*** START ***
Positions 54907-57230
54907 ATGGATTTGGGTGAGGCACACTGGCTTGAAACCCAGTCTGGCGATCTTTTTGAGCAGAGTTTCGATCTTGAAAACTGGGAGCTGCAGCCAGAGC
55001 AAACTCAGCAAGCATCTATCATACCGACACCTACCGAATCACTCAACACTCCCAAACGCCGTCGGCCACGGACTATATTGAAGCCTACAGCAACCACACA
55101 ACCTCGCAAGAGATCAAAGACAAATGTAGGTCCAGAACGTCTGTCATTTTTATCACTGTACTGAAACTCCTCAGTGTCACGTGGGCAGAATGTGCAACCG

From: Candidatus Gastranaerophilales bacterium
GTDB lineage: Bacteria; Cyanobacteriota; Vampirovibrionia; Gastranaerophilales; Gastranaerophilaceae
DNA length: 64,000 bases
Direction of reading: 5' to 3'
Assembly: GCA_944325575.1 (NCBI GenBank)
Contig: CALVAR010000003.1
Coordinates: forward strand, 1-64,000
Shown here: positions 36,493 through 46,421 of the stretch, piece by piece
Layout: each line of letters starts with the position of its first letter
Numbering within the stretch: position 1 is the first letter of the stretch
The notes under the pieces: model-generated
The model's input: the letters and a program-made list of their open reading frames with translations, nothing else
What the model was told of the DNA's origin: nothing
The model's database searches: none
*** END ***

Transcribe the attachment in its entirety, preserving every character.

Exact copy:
Positions 54907-57230
54907 ATGGATTTGGGTGAGGCACACTGGCTTGAAACCCAGTCTGGCGATCTTTTTGAGCAGAGTTTCGATCTTGAAAACTGGGAGCTGCAGCCAGAGC
55001 AAACTCAGCAAGCATCTATCATACCGACACCTACCGAATCACTCAACACTCCCAAACGCCGTCGGCCACGGACTATATTGAAGCCTACAGCAACCACACA
55101 ACCTCGCAAGAGATCAAAGACAAATGTAGGTCCAGAACGTCTGTCATTTTTATCACTGTACTGAAACTCCTCAGTGTCACGTGGGCAGAATGTGCAACCG

From: Candidatus Gastranaerophilales bacterium
GTDB lineage: Bacteria; Cyanobacteriota; Vampirovibrionia; Gastranaerophilales; Gastranaerophilaceae
DNA length: 64,000 bases
Direction of reading: 5' to 3'
Assembly: GCA_944325575.1 (NCBI GenBank)
Contig: CALVAR010000003.1
Coordinates: forward strand, 1-64,000
Shown here: positions 36,493 through 46,421 of the stretch, piece by piece
Layout: each line of letters starts with the position of its first letter
Numbering within the stretch: position 1 is the first letter of the stretch
The notes under the pieces: model-generated
The model's input: the letters and a program-made list of their open reading frames with translations, nothing else
What the model was told of the DNA's origin: nothing
The model's database searches: none